A Leadership Development glossary


Ever since leadership entered the agenda of management thinking with full force in the 1970s, the debate has branched out into multiple research and practice streams. Our earlier blog post on leadership definitions broadly categorized the three dominant understandings of leadership

  1. As a trait or a capability, that is something a leader has or something he or she is able to do

  2. As a leader’s behavior or way to play

  3. As something emerging in leader-follower relationships

Extending on those definitions, we have started pulling together a glossary of key terminology relevant for our business design work on leadership development. This list is not exhaustive and we plan to extend and elaborate that list as we go along. If you feel something is missing please leave a comment below. Please check out the Leadership Development Kit and the according Kit Board Canvas for our business design approach to develop leadership in action.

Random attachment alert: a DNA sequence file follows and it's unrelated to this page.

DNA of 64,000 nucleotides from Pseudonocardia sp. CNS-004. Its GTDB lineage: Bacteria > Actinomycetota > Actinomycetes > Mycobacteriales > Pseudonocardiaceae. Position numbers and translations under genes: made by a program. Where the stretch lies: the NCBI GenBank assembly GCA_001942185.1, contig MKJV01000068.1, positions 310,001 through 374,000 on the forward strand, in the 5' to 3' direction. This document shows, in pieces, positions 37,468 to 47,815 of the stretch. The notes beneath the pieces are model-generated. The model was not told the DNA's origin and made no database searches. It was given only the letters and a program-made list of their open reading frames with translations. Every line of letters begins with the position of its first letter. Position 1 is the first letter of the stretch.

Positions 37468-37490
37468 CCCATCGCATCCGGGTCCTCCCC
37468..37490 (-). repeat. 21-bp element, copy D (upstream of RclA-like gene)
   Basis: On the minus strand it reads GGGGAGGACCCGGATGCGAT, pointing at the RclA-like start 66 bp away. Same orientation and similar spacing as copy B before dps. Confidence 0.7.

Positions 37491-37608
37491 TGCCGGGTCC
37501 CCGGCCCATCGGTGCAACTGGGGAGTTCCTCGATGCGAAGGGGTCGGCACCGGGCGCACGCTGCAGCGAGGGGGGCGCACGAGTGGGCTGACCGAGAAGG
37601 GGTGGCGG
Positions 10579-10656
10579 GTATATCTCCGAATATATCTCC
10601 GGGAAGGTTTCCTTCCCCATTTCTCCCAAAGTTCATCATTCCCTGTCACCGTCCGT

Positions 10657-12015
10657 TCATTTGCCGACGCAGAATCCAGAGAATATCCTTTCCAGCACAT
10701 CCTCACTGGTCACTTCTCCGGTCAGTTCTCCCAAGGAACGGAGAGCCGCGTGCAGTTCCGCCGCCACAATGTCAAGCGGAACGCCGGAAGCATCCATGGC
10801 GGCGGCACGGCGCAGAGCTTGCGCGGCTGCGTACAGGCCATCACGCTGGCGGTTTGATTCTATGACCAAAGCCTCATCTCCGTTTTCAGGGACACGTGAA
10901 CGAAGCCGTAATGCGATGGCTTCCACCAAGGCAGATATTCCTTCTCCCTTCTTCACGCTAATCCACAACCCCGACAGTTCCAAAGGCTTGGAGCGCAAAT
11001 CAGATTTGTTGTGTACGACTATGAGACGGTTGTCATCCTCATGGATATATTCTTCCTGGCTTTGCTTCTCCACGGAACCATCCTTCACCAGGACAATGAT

Adaptive leadership – see situational leadership

Authentic leadership – a relational perspective on leadership focusing on the effects of self-awareness and self-regulation in the behaviors of leaders/followers. As per Avolio and Gardner’s definition, authentic leadership development involves the “ongoing processes whereby leaders and followers gain self-awareness and establish open, transparent, trusting and genuine relationships” (see Defining Leadership)

Interpersonal perspectives on leadership – see relational leadership and leader-follower relations